“COVID-19 has really impacted the Black community. Social determinants like employment exposed a lot of residents to the virus. Many people have jobs in industries that make them essential workers. They couldn't work remotely when others could,” said Rilwan Feyisitan Jr., executive director.
In addition to re-stocking its food pantry, the anti-poverty agency will hire and train approximately 20 people of color in action research to gather data this summer about the impact of the pandemic on Providence's Black residents and other marginalized communities.
"They will go into the community to ask people how COVID-19 has affected them and the community as a whole. We'll use that data to figure out how we can better respond to communities that have higher rates of infection and impacted by poverty as we move into the recovery phase," he said.
North End Outreach (NEO) of Providence received $10,000 to provide fresh produce such as fruits and vegetables, PPE, cleaning supplies and other services to support African American residents of the neighborhood. The organization, which serves the area around the Chad Brown and Admiral Terrace housing developments; expects to serve approximately 75 people.
“Amid the COVID-19 crisis, supporting our local communities is essential during these challenging times. North End Outreach plans to work directly with community members to help service those in need. This pandemic has put a huge financial strain on many families and the NEO wants to alleviate some of their stressors by feeding the hungry and providing sanitation products to keep them healthy and safe,” said President Derek Hazard.
Sojourner House in Providence received $10,000 to provide rental assistance, counseling and supportive services to victims of domestic violence, sexual assault, and human trafficking. The organization reports seeing an uptick in domestic violence incidents due to the pandemic.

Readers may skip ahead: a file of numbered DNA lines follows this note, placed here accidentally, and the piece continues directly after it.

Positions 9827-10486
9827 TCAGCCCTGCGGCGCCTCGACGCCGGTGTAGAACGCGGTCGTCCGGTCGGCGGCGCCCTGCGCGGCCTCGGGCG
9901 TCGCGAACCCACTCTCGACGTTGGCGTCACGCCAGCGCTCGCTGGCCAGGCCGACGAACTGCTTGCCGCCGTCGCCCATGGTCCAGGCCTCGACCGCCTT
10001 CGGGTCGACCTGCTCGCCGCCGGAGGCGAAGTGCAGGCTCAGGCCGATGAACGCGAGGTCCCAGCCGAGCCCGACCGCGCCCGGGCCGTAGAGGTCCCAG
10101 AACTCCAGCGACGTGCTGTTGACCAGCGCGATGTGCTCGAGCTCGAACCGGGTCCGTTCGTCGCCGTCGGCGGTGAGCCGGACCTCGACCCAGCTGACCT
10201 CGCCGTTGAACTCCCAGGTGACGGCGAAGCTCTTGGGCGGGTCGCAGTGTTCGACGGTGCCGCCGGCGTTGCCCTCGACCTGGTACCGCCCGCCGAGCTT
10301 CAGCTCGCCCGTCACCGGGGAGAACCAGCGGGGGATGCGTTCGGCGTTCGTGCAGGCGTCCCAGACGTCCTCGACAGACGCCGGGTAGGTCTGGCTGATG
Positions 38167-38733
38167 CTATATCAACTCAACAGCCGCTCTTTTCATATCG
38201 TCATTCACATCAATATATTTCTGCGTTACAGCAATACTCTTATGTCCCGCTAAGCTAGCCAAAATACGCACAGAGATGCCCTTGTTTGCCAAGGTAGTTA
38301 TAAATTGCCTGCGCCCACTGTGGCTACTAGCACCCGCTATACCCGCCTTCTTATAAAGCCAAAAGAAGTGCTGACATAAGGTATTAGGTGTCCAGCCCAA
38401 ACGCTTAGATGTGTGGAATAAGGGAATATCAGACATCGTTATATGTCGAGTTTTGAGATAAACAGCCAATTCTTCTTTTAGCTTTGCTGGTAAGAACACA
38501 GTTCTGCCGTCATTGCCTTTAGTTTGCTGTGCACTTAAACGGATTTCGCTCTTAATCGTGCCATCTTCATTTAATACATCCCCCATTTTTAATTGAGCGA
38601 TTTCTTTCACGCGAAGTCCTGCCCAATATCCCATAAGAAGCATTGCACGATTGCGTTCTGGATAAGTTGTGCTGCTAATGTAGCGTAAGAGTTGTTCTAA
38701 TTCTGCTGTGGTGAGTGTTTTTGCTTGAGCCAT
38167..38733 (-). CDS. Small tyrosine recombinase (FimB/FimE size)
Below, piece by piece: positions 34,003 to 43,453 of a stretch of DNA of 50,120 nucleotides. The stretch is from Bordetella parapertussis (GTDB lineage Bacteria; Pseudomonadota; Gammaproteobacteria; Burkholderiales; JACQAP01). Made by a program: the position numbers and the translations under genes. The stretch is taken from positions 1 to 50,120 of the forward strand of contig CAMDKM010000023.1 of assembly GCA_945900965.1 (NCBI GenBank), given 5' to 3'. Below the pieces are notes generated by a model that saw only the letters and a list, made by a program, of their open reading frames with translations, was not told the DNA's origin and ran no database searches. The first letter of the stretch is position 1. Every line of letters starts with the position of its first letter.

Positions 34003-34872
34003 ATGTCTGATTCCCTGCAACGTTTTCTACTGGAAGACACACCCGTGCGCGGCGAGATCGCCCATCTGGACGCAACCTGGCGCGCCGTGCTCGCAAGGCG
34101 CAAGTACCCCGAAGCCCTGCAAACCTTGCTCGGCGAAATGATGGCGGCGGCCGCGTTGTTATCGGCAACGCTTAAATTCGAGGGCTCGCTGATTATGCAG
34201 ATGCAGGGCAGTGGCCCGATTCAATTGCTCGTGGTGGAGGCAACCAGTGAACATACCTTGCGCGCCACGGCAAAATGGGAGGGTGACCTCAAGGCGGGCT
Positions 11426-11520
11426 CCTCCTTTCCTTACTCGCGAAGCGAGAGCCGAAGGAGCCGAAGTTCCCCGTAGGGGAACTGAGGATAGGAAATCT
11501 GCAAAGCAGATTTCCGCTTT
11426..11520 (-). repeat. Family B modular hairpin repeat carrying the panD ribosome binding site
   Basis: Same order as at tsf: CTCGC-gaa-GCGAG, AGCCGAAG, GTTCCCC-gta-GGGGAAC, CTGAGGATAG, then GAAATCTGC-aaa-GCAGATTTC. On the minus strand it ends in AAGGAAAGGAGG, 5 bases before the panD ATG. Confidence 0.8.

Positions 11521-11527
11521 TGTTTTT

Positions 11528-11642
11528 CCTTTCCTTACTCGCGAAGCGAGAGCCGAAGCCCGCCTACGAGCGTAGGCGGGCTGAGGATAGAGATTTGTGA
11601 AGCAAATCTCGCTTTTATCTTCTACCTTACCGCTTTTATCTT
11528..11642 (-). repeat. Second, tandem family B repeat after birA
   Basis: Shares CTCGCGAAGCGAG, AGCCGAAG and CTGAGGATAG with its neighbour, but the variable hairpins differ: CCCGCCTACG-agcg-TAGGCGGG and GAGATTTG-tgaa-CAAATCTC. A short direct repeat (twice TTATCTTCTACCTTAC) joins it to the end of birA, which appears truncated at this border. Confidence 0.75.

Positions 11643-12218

"Housing insecurity has heightened during the COVID-19 era," said Vanessa Volz, executive director. "Victims and survivors of abuse often feel like they have limited options, but the pandemic has forced many people to stay in an abusive situation. Sojourner House continues to work to meet the demand for safe housing and support to those who need our help during this challenging time."
The Black Philanthropy Bannister Fund’s roots go back to 2007, when a special fund was established to address the needs of the Black community. The deadline to apply for the next regularly scheduled round of grants is Sept. 10. For more information, visit the Black Philanthropy Bannister Fund.
The Rhode Island Foundation is the largest and most comprehensive funder of nonprofit organizations in Rhode Island. Working with generous and visionary donors, the Foundation raised $47 million and awarded a record $56 million in grants to organizations addressing the state’s most pressing issues and needs of diverse communities in 2019. Through leadership, fundraising and grant-making activities, often in partnership with individuals and organizations, the Foundation is helping Rhode Island reach its true potential.